With a population boom through the 2000s in Saskatchewan, a need for many new elementary schools in the growing neighbourhoods of Saskatoon and Regina, along with growing communities of Warman and Martensville, became urgent. To help fund and build these 9 joint-use school buildings (18 schools, when split Public and Catholic operations along with community daycare space) as soon as possible, the provincial government pursued a P3 format – Public-Private Partnership – taking proposals from large builders/teams. Thurston Engineering Services formed part of the winning team, contributing to much upfront design and content in the winning proposal. This was the largest set of projects in the province at the time, with high demands but also high rewards in being part of such an important initiative in our province.
Service completion: Summer 2017 commissioning, Spring 2017 energy simulation
Scope of services: Enhanced and Fundamental Commissioning (EAp1, EAc3), Minimum and Optimize Energy Performance Simulation (EAp2, EAc1) for CaGBC LEED: New Construction 2009
Size: approximately $70,500,000 each, summing to over $635,000,000
Building systems: Masonry, metal panel and curtainwall envelope, radiant in-floor heating with distributed (demand controlled) ventilation, high efficiency lighting with occupancy and photovoltaic control
While there were 9 school buildings, there were 3 primary designs applied in the schools. Nonetheless, each school (nearly simultaneously) required its own full set of design and construction documentation meeting very strict requirements for LEED goals and energy efficiency, scheduling, and delivery. This required a mobilized, cross-province team effort like no other, with each team member counting on the other to deliver. Despite our relatively small size, Thurston Engineering Services successfully planned and drew upon necessary resources to deliver our portion of this large project…but not without challenges.
With early input from Thurston Engineering Services to meet the province’s LEED target of 12 EAc1 points, the end design applied technology such as exhaust heat recovery, demand control ventilation via occupancy sensors, lighting via occupancy and daylight sensors, in-floor radiant heating and displacement ventilation increasing the ventilation efficiency. Research papers and innovative modeling methods were applied in simulating all that the mechanical designer anticipated in its displacement ventilation design: increased ventilation efficiency, better air flow delivery and heat application such that only the occupied space (within 6ft of floor) was fully conditioned, reduced (heating) effect of internal gains on the occupant, and reduced overall fanpower. On top of that, the feature of turning on and off the spaces with occupancy was modeled. Finally, relocatable/portable classrooms had to be modeled, and was done quickly using parametric runs in the eQuest software. In the end, the modelled performance of the schools ranged from 42%-49% better than ASHRAE 90.1-2007 with respect to cost, equating to 16-19 points and well exceeding the province’s requirements.
While modeling assessed a theoretical energy performance, commissioning had a large part in making sure that this energy performance was realized while having comfortable spaces for hundreds of staff to work and thousands of students to learn. Early on with Enhanced Commissioning, design review of the radiant in-floor heating system discovered issues with the small, low heating/flow zones. The mechanical designer’s program generated flowrates of 0.35gpm, 0.38gpm in some zones; from experience, 0.5gpm is the lowest flowrate than can actually deliver heat and be effectively balanced. Related to this, Thurston Engineering Services sourced flow control meters that could precisely balance these low flow rates; the standard, specified meter could not get precise enough such that one “click” was the difference between no flow, and way too much heat. Multiply this x9 schools, and there is significant headache avoided with these 3rd party reviews. Additionally, Thurston Engineering Services applied its unique experience in seeing many boilers installed, commissioned, and re-commissioned decades later in helping with boiler selection.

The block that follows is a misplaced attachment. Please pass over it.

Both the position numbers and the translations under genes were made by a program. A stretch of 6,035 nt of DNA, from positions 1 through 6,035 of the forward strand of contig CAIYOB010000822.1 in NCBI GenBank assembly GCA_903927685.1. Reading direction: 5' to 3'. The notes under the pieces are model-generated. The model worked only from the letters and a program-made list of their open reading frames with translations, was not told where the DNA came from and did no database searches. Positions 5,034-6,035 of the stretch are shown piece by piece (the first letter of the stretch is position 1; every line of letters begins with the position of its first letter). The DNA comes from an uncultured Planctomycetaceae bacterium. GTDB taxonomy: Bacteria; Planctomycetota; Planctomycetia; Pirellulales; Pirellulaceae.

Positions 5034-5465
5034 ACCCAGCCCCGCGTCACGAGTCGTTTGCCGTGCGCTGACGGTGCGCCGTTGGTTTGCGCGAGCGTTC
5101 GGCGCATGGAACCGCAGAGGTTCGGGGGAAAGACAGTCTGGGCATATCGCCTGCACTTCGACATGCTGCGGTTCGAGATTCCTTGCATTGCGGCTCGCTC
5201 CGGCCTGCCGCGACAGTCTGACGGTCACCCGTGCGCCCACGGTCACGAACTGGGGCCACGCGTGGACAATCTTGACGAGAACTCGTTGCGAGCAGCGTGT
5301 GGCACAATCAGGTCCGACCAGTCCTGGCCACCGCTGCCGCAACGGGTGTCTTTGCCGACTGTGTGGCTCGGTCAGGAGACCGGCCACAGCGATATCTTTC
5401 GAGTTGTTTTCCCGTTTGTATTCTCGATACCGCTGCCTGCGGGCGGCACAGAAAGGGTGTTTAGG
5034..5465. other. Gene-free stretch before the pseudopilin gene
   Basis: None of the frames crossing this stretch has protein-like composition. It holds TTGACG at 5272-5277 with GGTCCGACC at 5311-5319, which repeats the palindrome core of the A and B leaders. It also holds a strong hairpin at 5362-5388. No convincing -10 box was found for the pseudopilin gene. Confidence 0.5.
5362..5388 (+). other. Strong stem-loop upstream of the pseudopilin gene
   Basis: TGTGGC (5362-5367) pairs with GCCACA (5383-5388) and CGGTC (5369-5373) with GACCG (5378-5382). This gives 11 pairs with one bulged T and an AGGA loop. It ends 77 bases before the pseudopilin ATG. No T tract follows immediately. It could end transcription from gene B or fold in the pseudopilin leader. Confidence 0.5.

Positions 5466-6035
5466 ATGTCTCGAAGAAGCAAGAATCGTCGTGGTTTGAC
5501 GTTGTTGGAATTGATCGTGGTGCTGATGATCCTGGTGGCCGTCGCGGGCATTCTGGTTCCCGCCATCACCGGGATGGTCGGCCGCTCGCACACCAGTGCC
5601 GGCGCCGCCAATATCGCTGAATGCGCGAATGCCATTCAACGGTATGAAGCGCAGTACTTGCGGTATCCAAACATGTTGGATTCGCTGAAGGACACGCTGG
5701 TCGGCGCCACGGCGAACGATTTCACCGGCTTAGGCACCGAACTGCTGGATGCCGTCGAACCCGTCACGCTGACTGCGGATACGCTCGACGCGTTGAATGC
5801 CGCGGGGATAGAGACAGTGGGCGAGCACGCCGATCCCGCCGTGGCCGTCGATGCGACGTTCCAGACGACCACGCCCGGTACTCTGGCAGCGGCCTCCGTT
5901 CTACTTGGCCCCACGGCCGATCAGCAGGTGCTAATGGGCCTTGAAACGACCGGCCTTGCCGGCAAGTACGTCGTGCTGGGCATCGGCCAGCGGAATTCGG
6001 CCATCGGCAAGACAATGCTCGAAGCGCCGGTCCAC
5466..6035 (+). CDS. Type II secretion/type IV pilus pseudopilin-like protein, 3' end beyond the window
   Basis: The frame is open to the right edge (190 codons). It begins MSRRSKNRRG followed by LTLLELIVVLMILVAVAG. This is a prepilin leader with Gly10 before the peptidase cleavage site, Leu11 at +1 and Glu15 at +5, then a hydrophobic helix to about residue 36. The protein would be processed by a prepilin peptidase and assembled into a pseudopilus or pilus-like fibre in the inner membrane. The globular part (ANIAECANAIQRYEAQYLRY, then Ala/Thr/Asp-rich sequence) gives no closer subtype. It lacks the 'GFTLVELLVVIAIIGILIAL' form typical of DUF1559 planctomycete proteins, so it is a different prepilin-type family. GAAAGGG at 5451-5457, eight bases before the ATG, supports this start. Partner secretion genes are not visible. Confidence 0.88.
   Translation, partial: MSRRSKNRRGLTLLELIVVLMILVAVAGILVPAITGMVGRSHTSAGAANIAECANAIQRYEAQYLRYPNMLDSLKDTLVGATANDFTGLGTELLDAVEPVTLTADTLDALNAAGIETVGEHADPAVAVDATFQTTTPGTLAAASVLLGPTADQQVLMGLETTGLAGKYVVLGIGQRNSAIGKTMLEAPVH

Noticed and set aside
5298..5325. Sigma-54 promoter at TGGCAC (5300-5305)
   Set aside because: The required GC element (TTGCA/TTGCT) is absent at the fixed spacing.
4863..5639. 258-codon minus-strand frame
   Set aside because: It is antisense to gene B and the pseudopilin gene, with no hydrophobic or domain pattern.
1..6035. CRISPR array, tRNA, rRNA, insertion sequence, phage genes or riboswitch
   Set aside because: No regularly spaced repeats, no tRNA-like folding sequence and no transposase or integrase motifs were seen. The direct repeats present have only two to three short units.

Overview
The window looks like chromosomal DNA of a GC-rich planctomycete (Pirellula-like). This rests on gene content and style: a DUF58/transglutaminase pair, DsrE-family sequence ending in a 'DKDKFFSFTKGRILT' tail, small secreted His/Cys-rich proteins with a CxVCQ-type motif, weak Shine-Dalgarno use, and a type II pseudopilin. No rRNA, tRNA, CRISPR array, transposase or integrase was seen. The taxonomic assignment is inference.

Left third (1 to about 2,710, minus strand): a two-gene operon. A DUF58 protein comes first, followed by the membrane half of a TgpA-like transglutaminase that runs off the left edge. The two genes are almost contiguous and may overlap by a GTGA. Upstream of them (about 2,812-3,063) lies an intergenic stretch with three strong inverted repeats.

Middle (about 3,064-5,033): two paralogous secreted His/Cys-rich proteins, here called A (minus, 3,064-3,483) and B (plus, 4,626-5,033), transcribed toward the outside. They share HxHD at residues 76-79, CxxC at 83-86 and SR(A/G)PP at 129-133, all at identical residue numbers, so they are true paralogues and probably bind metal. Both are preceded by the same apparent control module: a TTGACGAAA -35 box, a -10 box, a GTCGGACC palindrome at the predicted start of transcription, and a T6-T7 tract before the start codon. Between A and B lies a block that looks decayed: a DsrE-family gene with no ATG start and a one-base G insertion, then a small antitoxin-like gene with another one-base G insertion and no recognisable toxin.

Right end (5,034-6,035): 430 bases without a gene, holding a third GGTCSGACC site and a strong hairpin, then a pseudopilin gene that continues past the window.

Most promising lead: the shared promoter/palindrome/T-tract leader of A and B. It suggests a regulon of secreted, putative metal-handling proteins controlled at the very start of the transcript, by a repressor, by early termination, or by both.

During construction, onsite Commissioning detected and avoided the usual culprits: inaccessible ceiling space controls that could be moved while it was cheap and easy to do so; connection and implementation issues between the occupancy sensors with lights and ventilation boxes; confusion and mislabelling of manifolds to in-floor heat zones. In fact, the contractor expressed intent to save on temporary heating costs by using the in-floor heating system. Thurston Engineering Services thus “pre-commissioned” the in-floor very early on, discovering air pockets, debris and general dysfunction. This early look saved the control contractor about 50% on its own in-floor troubleshooting time as programming went a lot smoother. Another surprise was finding that the critical mechanical room “kill” switch for all air-handling units (in the event of fire, environmental air issues) was not functional for 4 of 9 schools. The implications here are obvious.
Over the course of the project, over 1,000,000 sq.ft. of school was modeled and commissioned. Thurston Engineering Services understood the enormity of the project, and the (multiplied) implication on schedule if we got behind. As such, we answered phone calls and emails immediately; we were on site the day of, or the day after, systems came online; we worked with the contractors onsite to remedy issues within the day (if not within 15min). As a result, the team successfully turned over the buildings the day before deadline on June 30, and went on vacation July 1. In 2018, all projects received LEED Silver and Gold certifications, exceeding project requirements.Back To Portfolio